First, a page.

Citroen Xantia

29 Apr, 2003 6:53pm

The Xantia marked a serious assault on the fleet market when Citroen introduced it in 1993. Bigger and more upmarket than the BX which it replaced, the Xantia was offered as a genuine alternative to the Ford Mondeo and Vauxhall Cavalier.

The Xantia marked a serious assault on the fleet market when Citroen introduced it in 1993. Bigger and more upmarket than the BX which it replaced, the Xantia was offered as a genuine alternative to the Ford Mondeo and Vauxhall Cavalier.
Plus points include a superb ride, comfortable cabin, generous equipment and massive estates. Handling is good, especially on Activas, and prices for early examples are now well and truly bargain basement. Some buyers worry about potentially expensive hydraulic suspension problems, while others believe the Xantia isn't as well built or cheap to run as a Ford or Vauxhall. But do your research and it can be a great buy. Suspension fears are largely unwarranted, and diesels in particular have an impeccable reliability record.
Checklist
* Suspension units usually last the lifetime of the car, providing they are properly maintained. The fluid should be changed every 36,000 miles.
* Black smoke and sluggish performance from early diesels can indicate that there are injector problems.
* Xantias have had a few electrical faults. The ECU may send the emission levels haywire, while window motors can have a mind of their own.
* Examine the clutch carefully, because replacing it can be pricey.
* It's rare to get more than 25,000 miles from of a set of brake pads, so keep an eye on their condition.
Glass's View
As it's been out of production for more than two years, the Xantia is often overlooked, says trade bible Glass's Guide. Cars are keenly priced to sell, so they offer incredible value, especially at the cheaper end, where you'll pick up a much nicer Xantia than a similar Ford Mondeo or Vauxhall Vectra for the money. Reliability issues are largely unfounded, and diesels are more in demand than petrol models.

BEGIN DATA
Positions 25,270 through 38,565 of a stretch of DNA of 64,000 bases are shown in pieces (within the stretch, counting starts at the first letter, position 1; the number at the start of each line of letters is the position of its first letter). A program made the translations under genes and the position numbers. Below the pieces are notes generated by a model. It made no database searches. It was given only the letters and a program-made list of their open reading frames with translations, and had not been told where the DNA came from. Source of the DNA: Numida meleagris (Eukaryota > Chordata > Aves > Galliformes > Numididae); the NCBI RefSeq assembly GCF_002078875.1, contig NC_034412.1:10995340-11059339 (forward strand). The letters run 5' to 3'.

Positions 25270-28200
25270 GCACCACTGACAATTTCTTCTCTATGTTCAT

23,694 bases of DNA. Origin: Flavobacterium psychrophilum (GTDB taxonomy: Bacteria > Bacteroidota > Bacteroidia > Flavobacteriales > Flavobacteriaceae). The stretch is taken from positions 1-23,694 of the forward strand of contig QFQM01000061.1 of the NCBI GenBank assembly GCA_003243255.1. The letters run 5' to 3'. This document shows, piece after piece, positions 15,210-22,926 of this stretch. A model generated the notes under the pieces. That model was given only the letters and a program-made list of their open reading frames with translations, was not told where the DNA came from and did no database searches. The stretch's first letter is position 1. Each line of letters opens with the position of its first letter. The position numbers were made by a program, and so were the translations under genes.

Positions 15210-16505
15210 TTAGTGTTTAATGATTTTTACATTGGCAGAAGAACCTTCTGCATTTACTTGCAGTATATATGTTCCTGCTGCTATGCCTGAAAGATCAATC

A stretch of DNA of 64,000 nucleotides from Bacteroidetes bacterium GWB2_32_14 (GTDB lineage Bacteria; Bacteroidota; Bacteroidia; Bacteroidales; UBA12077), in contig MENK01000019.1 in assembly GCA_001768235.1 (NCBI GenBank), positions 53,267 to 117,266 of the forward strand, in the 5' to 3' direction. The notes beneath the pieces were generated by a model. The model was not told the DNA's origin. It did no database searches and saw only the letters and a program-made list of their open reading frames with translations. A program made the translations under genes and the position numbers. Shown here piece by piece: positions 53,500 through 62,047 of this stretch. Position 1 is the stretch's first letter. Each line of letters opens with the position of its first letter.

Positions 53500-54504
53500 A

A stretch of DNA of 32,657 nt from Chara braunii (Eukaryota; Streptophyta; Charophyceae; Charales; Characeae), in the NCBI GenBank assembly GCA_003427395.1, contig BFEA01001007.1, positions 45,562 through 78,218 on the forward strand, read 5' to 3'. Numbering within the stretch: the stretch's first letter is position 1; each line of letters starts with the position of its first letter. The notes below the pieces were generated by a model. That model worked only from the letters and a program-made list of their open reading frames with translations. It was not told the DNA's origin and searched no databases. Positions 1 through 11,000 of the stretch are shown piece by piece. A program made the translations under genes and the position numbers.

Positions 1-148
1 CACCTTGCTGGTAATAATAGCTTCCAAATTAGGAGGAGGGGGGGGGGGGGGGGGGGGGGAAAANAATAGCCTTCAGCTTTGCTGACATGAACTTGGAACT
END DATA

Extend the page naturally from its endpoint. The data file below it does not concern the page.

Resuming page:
Life With A Xantia...
When he decided to change his Mitsubishi Space Wagon two years ago, Peter Robbins had two essential criteria which had to be met by its replacement. His new car had to be diesel powered - for good fuel economy - and it needed to be torquey enough to tow heavy loads.
"I had a shortlist of three cars," the 40-year-old landscape maintenance contractor from Uppingham, Rutland, told us. "The Ford Mondeo was counted out for being too expensive at the time, and the Peugeot 405, which I quite liked, was looking rather dated. That left the Xantia which, in comparison, seemed to represent incredible value for money." After much searching, Peter found the ideal candidate - a 1996 P-registered example with only 43,000 miles on the clock.
Today, 21,000 miles later, he is still happy with it. "I was concerned about potential problems with the suspension and electrics after what I'd heard from other people," he said. "But apart from worn glow plugs, my car has never needed anything more than routine maintenance. I think I've only replaced a couple of tyres and an exhaust backbox since I bought it." Peter loves the practicality of his Citroen, but reckons he could do with more lumbar support on long journeys. He also finds that the high bootlid restricts vision when reverse parking. But overall, Peter's experience with the Citroen has been pleasant, and he's thinking of eventually replacing the Xantia with a Xsara Picasso.



Verdict

Although the best Xantia is the most recent 110bhp 2.0-litre HDi, older models make better financial sense, as they will have done most of their depreciating already. Estates are more desirable than hatchbacks, without being much costlier. Go for the 92bhp 1.9 TD in SX or VSX trim and you'll get a well equipped, comfortable, economical and useful car for very little cash.

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